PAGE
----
Three Ways to Help “Do-It-All” Employees Start to Delegate
Do you ever get frustrated with a key employee who is always dragging around by the end of the day? Is it annoying to listen to their tale of “woe-is-me” because they had soooo much to do and no one to hand off to?
When you have an employee who tells you they have to do it all, do you shrug and let them play the martyr card? Or do you sit them down and show them how they could get help if they would only ask?
The ability to delegate is vastly important, and a skill that is not given enough time in most organizations. The pace is so fast that it often seems easier to do it than to delegate it. In the short run, that is true. Yet, both sides of the equation suffer. One side leads to burnout, the other to limited new abilities.
Remember the old adage that it is better to teach people to fish rather than give them the fish? Let’s dig down a bit and look at the personality of the one who always shows up with the fish. The non-delegator, the one who always does it him or he self is often an individual who feels powerless internally. The only way they feel worthwhile is by doing and doing and doing and then telling and telling and telling how much they have been doing and doing and….well you get the idea.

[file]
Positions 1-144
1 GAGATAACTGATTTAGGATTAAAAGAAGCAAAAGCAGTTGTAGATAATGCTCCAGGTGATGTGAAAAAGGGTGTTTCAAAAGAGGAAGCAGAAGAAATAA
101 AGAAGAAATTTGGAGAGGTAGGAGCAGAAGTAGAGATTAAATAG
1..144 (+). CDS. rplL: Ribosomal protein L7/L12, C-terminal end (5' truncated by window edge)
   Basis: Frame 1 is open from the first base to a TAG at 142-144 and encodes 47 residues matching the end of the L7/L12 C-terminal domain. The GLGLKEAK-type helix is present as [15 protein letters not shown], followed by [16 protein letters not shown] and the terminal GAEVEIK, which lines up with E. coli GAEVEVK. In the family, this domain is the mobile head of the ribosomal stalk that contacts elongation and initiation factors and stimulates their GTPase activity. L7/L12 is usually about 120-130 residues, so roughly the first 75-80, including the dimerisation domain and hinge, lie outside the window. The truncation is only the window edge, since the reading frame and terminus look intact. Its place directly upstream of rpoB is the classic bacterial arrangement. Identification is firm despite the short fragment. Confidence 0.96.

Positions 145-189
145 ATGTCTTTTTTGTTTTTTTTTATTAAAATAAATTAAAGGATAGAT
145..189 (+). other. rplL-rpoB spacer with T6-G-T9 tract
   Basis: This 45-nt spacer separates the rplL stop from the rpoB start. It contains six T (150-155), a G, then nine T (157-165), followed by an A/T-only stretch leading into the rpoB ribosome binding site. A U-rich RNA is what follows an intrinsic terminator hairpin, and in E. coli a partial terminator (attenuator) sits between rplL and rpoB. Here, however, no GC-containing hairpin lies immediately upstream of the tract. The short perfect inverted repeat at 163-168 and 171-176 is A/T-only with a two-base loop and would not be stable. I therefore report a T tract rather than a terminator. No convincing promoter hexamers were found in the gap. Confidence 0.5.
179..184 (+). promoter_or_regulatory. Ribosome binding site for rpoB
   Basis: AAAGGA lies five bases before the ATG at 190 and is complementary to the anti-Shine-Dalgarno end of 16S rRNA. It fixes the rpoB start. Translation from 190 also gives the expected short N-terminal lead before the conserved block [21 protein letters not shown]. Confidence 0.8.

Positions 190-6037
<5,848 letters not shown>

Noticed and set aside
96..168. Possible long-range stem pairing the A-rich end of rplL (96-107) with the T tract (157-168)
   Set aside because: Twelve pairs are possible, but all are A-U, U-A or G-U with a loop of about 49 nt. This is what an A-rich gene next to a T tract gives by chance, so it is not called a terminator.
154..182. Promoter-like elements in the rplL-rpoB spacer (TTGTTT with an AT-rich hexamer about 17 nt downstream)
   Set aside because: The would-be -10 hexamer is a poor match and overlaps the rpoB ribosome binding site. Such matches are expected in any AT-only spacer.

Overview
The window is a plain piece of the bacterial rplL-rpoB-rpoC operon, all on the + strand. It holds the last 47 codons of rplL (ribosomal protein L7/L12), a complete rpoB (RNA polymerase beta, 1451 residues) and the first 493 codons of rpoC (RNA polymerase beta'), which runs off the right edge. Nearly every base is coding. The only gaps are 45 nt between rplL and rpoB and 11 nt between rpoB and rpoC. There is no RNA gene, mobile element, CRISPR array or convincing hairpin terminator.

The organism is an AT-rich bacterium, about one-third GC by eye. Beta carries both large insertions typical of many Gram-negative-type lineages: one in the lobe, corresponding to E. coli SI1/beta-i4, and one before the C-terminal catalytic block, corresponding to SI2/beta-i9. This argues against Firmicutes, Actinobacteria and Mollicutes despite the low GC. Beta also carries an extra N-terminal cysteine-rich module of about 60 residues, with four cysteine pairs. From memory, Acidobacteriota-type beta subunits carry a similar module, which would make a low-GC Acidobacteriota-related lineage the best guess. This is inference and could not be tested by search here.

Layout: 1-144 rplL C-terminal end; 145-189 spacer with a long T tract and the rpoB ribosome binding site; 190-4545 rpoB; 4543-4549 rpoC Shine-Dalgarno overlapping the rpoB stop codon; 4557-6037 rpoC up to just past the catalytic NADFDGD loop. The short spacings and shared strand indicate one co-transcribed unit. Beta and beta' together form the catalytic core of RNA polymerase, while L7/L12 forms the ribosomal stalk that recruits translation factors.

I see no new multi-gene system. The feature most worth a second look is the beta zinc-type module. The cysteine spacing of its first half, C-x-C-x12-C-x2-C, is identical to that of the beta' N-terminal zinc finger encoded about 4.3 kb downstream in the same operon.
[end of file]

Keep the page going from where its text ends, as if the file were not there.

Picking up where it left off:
When there is a martyr, non-delegator in your employ, be wary, for they will want their “pound of flesh” sooner or later. Here are three ways to address this common and yet annoying syndrome at work:
1. Ask for a daily plan that you can go over with them at the beginning of each day. Do this for two weeks. Yes, it is bothersome in the short term, and labor saving in the long run. Make sure you have a bright red pen to circle what and to whom they can delegate. Hold them accountable for follow through.Continued on the next page